The company has already sent a team of technical personalities to study relevant trade statutes governing engineering works in North London. Trade restrictions can be local or national. The responsibility of the team is to assess the engineering industry and then compile a comprehensive report based on the recommendations reached thereof. (Gibson, Ivancevich, & Konopaske 251)

Social Factors
Since organizations depend on people and vice versa, social factors become very important. As the human resources manager, a department in which managing people falls in its docket, the following analysis has been done.
The company has carried out an analytical study of North London on population distribution and pattern, age distribution, career attitudes and their safety preferences. (Hertzberg 118)
Population distribution. The company liaises with Sans Burry Stores that supplies periodicals on population distribution and government statistics bureau to provide the population trend and age distribution.
Based on the findings of a research carried out by an independent body on behalf of Action aid UK, the research found out that there is a steady population growth in North London. (Ferrell 213)
An independent source from national bureau of statistics also reveals that real estate investment has become a booming business in North London with at least ten construction companies being registered every week. This confirms that there is a good business opportunity in this region.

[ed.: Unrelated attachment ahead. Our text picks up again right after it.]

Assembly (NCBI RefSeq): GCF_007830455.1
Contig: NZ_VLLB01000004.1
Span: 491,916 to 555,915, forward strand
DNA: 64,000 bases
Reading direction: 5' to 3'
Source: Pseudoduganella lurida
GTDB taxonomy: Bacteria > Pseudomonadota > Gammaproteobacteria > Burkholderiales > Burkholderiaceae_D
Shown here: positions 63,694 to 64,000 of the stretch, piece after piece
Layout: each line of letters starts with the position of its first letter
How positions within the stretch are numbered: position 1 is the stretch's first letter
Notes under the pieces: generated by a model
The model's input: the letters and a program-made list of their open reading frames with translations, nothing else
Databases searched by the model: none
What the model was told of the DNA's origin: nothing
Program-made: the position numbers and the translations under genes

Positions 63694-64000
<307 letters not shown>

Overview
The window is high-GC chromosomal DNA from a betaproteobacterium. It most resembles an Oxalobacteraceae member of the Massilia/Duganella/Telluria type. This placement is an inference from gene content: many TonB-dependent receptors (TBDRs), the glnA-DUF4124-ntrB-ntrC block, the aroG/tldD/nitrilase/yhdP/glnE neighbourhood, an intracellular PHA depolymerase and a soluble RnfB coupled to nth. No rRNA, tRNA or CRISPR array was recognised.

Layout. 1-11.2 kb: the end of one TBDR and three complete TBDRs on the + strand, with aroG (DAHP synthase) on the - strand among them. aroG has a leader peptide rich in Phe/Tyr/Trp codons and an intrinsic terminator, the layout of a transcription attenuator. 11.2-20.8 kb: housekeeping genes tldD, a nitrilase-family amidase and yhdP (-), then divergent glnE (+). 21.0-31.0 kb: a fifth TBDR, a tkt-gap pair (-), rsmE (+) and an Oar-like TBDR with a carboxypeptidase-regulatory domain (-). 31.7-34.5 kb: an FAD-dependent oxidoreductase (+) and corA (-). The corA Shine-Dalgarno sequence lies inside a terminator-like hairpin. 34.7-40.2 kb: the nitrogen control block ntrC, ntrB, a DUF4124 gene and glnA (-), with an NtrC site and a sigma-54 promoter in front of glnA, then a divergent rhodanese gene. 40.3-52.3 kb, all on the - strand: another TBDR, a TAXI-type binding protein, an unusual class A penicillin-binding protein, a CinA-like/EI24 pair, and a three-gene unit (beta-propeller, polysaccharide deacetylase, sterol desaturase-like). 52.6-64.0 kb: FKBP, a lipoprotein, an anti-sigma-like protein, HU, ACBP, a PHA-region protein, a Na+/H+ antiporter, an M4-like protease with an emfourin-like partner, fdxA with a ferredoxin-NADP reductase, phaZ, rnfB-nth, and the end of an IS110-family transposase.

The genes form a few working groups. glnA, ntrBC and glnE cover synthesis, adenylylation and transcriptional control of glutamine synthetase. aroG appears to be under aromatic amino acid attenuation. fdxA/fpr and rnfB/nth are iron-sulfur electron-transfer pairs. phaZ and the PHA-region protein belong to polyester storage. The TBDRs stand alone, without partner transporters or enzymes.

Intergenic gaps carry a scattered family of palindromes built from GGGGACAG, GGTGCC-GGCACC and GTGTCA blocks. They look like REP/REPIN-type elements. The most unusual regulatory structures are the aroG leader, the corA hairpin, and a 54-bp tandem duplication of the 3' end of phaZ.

Age Distribution
The source also reveals that the population mainly comprises of young and energetic persons aged between 20 to 35 years. In line with this, the human resources department has designed a plan that will take advantage of the existing aging structure. The company’s line of business requires an energetic workforce with enthusiasm and morale. It’s these young people who are capable of achieving the results. (Gibson, Ivancevich, & Konopaske 251)
Engineering industry consists of heavy works and therefore has some of the worst business risks including death. The human resources department has designed a model of health and safety requirement to its employees as well as the public.
Economical Factors
Economic factors that are likely to affect the operations of our core business activities include change in interest rates, general economic growth, exchange rates, and inflation. (Ferrell 214) This is discussed as follows:
General economic growth rate; as the economy begins to experience a booming session, the demand will rise, and hence a general growth in all industries. The company has already identified a growing prospect of business in North London occasioned by the current development in real estate investment.
Exchange rates. Due to the current economic and financial recession, major currencies of the world have been so volatile. The GBP has been appreciating and depreciating now and again. The company has decided to concentrate most of its operations in the domestic environment. However plans are underway to hedge foreign currency risk in case the company deals with an international client.
Interest rates.Interest rates will affect a company’s borrowings and lending from and to the public sector. (Ferrell 216)
Technological Factors
The human resource department has designed a system of recruiting its staff. The recruitment process ensures that only candidates who are qualified join the existing staff.
Employees are trained on new skills and current technology. Since engineering relies so much on technology, the company has adopted a learning culture.
The existing environment is characterized by massive utilization of technology. H Young a construction company with multiple branches across the world is already in North London and therefore our company must use all that is possible to penetrate the region. (Ferrell 215)

Customer Responsiveness